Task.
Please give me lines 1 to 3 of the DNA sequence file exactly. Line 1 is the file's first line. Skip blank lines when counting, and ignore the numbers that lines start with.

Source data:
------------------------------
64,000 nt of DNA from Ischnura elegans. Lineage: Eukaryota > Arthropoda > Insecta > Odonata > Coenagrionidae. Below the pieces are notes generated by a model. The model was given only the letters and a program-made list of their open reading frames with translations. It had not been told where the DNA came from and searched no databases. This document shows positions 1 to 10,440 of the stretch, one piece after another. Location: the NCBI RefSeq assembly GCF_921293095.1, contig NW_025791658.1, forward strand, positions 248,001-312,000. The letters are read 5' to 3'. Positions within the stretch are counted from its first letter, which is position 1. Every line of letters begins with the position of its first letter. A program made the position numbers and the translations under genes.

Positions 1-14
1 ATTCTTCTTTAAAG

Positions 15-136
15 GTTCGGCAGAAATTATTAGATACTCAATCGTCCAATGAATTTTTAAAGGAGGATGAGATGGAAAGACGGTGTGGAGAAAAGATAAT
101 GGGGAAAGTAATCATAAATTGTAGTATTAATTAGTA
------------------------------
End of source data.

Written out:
64,000 nt of DNA from Ischnura elegans. Lineage: Eukaryota > Arthropoda > Insecta > Odonata > Coenagrionidae. Below the pieces are notes generated by a model. The model was given only the letters and a program-made list of their open reading frames with translations. It had not been told where the DNA came from and searched no databases. This document shows positions 1 to 10,440 of the stretch, one piece after another. Location: the NCBI RefSeq assembly GCF_921293095.1, contig NW_025791658.1, forward strand, positions 248,001-312,000. The letters are read 5' to 3'. Positions within the stretch are counted from its first letter, which is position 1. Every line of letters begins with the position of its first letter. A program made the position numbers and the translations under genes.

Positions 1-14
1 ATTCTTCTTTAAAG